To get the power from the big transmission lines to where you use it requires a distribution network. Distribution charges embody the cost of delivering electricity through power lines strung on local utility poles and across transformers to a voltage suitable to your house. This charge also includes the cost of repair crews and emergency services, like when hurricane Sandy knocks trees onto power lines causing a blackout – distribution charges pay for workers you see cutting branches and fixing wires to get your power back. Regardless of what company you choose to get your power from, your local utility continues to charge you this portion of your bill. 

On average, the supply - i.e. generation and transmission sections of your utility bill - make up about 75% of the total monthly cost. The local utility remains responsible for all components of distribution, including billing, maintenance, meter reading and service. That’s why it seems confusing when you sign up for a retail provider: your bill typically still comes from the local utility and most of your interaction with power services is still with the local guys, since they’re who you call when you have a blackout or a power line is down. Going with retail providers means you pay them to generate a suitable quantity of power, but rarely deal with them because they’re not responsible for the power once it gets close to your house.

What is “standard offer”?

If you do not select a competitive electricity supplier, your local utility will supply you with its default or "standard offer service". That’s the “price to compare” on our search tool. Each utility has rules to set standard offer rates, but they typically involve procuring power many years in advance, and with the minimum required quantity of renewable electricity.
With electricity choice, you can tailor power purchases to your preferences – not just for “green” power, but also to your risk profile and energy use needs, similar to the way you can choose a cell phone plan best suited to your calling profile or a mortgage that suits your risk preference.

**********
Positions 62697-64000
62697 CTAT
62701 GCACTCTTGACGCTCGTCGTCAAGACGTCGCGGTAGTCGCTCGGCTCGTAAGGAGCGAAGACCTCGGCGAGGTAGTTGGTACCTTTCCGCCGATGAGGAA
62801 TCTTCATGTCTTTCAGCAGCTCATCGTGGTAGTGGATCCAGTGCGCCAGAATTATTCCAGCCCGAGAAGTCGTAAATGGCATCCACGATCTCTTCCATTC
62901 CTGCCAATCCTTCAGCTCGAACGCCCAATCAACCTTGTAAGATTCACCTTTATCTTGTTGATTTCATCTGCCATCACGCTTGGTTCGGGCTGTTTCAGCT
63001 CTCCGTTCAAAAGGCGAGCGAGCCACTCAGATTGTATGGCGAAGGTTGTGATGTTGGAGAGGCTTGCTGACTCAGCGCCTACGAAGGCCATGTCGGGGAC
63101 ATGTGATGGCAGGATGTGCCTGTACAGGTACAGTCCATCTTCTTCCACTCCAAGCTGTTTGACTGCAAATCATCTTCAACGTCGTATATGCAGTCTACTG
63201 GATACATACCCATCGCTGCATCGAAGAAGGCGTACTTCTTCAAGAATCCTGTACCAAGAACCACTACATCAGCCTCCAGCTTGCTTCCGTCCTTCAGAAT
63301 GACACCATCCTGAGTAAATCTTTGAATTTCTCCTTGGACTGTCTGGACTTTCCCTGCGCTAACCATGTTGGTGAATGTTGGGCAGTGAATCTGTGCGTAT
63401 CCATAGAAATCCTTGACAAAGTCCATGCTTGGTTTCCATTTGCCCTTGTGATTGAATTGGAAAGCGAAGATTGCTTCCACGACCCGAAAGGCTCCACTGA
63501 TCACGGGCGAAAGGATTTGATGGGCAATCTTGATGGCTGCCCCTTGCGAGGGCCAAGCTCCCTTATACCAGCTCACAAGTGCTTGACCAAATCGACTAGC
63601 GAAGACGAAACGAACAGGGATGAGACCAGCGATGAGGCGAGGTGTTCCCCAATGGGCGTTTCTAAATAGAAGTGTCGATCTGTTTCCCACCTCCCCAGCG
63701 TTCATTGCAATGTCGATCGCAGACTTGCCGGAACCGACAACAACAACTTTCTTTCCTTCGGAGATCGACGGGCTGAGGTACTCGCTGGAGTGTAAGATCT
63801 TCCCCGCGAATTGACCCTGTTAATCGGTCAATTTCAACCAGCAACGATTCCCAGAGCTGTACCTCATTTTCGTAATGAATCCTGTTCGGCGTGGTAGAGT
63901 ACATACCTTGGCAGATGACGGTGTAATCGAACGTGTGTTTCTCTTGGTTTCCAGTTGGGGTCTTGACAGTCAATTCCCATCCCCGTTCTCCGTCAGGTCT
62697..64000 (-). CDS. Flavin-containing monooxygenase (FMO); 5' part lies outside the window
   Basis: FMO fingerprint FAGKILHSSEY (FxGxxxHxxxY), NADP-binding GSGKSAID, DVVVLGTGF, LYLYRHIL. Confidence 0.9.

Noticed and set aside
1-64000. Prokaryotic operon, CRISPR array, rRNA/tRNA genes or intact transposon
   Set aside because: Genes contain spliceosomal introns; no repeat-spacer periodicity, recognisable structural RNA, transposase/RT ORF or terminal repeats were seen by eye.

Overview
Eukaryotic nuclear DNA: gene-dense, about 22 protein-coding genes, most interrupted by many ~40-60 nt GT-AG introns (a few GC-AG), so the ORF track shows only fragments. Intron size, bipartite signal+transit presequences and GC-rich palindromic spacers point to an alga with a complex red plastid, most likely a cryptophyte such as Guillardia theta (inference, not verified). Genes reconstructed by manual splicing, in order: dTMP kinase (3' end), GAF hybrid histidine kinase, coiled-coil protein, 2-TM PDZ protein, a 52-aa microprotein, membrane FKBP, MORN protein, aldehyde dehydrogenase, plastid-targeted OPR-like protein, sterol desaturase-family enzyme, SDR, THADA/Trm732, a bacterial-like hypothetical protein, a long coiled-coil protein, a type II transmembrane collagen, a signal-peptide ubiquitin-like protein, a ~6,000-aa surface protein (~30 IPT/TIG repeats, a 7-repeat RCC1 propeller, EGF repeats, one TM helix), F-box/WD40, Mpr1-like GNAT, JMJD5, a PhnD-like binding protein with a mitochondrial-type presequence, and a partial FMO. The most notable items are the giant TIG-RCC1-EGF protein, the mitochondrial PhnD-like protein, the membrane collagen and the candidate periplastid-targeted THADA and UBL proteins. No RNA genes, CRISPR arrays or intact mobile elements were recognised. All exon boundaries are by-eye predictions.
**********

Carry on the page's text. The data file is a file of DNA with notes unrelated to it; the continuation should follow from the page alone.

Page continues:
What are fixed vs. variable rates?

Sticking with the mortgage analogy, some power deals resemble adjustable rate mortgages (ARM), where rates vary once an initial lock-in period expires. A variable rate follows the electricity prices – if they go up, your rate goes up, but in months where they’re lower than average you are saving a bundle. Just like fixed rate mortgages, fixed rate plans charge you the same each month even though the actual price of electricity varies according to weather, fuel prices, amount of demand, etc. – the plan estimates an average and the risk of fluctuations stays with the retailer. If you think energy prices are likely to go up, it’s a good time to lock in a fixed rate for the next 12 or 24 months, if you think they are likely to go down, stay on standard offer or pick a variable rate while you wait for the right window of opportunity.

*some of this content was adapted from the website of CleanCurrents, which has a great explanation of a utility bill breakdown

By Veronique Bugnion, co-Founder ClearlyEnergy. You can find me on Google+